Exercise training partially rescues impaired mucosal associated invariant t-cell mobilization in breast cancer survivors compared to healthy older women.

Journal Article (Journal Article)

UNLABELLED: Exercise may attenuate immunosenescence with aging that appears to be accelerated following breast cancer treatment, although limited data on specific cell types exists and acute and chronic exercise have been investigated independently in older adults. PURPOSE: To determine the mucosal associated invariant T (MAIT) cell response to acute exercise before (PRE) and after (POST) 16 weeks of exercise training in breast cancer survivors (BCS) and healthy older women (CON). METHODS: Age-matched BCS and CON performed 45 min of intermittent cycling at 60% peak power output wattage. Blood samples were obtained at rest, immediately (0 h) and 1 h after exercise to determine MAIT cell counts, frequency, and intracellular cytokine expression. RESULTS: At PRE, MAIT cell counts were greater in CON (137%) than BCS at 0 h (46%, p < 0.001), with increased MAIT cell frequency in CON but not BCS. TNFα+ and IFNγ+ MAIT cell counts increased at 0 h by ~120% in CON (p < 0.001), while BCS counts and frequencies were unchanged. Similar deficits were observed in CD3+ and CD3+ CD8+ cells. At POST, exercise-induced mobilization and egress of MAIT cell counts and frequency showed trends towards improvement in BCS that approached levels in CON. Independent of group, TNFα frequency trended to improve (p = 0.053). CONCLUSIONS: MAIT mobilization in older BCS following acute exercise was attenuated; however, exercise training may partially rescue these initial deficits, including greater sensitivity to mitogenic stimulation. Using acute exercise before and after interventions provides a unique approach to identify age- and cancer-related immuno-dysfunction that is less apparent at rest.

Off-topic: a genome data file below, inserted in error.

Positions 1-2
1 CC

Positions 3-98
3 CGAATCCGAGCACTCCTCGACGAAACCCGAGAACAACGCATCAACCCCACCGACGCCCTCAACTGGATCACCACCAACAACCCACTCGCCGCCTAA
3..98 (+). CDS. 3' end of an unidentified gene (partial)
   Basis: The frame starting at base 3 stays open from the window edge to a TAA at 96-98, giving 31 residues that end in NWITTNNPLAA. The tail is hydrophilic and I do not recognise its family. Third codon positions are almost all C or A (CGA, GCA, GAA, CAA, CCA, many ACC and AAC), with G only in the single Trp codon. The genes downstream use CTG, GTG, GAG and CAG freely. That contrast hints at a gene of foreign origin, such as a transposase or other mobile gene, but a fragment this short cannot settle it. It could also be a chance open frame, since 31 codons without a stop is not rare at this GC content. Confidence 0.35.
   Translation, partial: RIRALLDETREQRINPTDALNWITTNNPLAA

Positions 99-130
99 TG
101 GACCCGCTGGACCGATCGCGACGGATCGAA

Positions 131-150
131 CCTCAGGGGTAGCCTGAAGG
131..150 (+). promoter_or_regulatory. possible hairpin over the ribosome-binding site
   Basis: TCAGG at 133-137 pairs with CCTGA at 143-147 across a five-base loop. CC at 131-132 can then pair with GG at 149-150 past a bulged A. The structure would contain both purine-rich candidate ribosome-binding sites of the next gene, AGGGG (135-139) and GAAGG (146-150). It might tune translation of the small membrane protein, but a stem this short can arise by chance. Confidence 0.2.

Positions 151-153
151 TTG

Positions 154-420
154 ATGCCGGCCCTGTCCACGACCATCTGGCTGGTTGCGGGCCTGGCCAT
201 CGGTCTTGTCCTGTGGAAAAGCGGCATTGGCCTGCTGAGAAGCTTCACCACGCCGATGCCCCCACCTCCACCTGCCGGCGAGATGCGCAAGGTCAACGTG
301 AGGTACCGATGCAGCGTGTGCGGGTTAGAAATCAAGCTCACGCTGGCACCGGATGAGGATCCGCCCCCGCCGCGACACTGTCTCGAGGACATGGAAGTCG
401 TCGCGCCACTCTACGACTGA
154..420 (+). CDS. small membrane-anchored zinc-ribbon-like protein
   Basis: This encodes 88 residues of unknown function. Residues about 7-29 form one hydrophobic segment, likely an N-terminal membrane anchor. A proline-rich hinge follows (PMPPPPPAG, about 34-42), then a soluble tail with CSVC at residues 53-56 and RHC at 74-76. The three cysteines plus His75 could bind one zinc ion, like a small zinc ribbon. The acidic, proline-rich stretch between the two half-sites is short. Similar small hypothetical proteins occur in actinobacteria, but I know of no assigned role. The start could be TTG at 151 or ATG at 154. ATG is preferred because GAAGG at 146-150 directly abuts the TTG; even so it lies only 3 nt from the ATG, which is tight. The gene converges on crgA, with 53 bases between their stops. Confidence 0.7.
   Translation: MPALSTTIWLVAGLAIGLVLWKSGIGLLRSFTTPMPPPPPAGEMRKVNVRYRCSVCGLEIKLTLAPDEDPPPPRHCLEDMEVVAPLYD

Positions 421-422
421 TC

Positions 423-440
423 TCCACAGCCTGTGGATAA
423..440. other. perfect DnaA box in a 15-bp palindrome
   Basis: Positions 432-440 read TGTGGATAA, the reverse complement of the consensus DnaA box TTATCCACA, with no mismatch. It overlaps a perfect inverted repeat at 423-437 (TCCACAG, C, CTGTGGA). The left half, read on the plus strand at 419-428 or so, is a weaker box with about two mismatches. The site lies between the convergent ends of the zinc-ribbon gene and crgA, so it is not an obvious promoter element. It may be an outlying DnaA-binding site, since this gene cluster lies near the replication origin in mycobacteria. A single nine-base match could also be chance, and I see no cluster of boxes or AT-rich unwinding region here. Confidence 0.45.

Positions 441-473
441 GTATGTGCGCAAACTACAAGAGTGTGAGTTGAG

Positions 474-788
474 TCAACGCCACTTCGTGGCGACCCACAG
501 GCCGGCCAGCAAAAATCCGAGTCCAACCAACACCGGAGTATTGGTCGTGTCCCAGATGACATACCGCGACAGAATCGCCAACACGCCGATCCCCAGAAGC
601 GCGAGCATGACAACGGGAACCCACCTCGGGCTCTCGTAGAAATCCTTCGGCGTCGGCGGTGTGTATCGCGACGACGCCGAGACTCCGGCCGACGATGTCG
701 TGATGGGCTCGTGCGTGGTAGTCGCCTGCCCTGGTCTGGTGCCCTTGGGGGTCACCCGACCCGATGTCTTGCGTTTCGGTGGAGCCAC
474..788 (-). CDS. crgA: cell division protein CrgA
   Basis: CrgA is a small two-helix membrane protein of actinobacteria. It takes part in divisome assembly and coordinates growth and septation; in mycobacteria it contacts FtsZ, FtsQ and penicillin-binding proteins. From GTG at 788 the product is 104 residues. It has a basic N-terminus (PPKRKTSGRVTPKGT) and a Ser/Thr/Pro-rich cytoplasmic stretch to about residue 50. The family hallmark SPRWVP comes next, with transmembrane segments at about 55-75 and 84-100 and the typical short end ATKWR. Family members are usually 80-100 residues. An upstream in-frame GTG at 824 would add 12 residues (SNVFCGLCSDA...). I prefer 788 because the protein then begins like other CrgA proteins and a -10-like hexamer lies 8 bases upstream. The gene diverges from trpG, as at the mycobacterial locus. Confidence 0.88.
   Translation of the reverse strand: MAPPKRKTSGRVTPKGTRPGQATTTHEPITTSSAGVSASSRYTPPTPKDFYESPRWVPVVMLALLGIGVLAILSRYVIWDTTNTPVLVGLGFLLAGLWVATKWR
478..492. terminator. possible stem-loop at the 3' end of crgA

Full Text

Duke Authors

Cited Authors

  • Hanson, ED; Bates, LC; Harrell, EP; Bartlett, DB; Lee, JT; Wagoner, CW; Alzer, MS; Amatuli, DJ; Jensen, BC; Deal, AM; Muss, HB; Nyrop, KA; Battaglini, CL

Published Date

  • September 2021

Published In

Volume / Issue

  • 152 /

Start / End Page

  • 111454 -

PubMed ID

  • 34146655

Pubmed Central ID

  • PMC8351424

Electronic International Standard Serial Number (EISSN)

  • 1873-6815

Digital Object Identifier (DOI)

  • 10.1016/j.exger.2021.111454


  • eng

Conference Location

  • England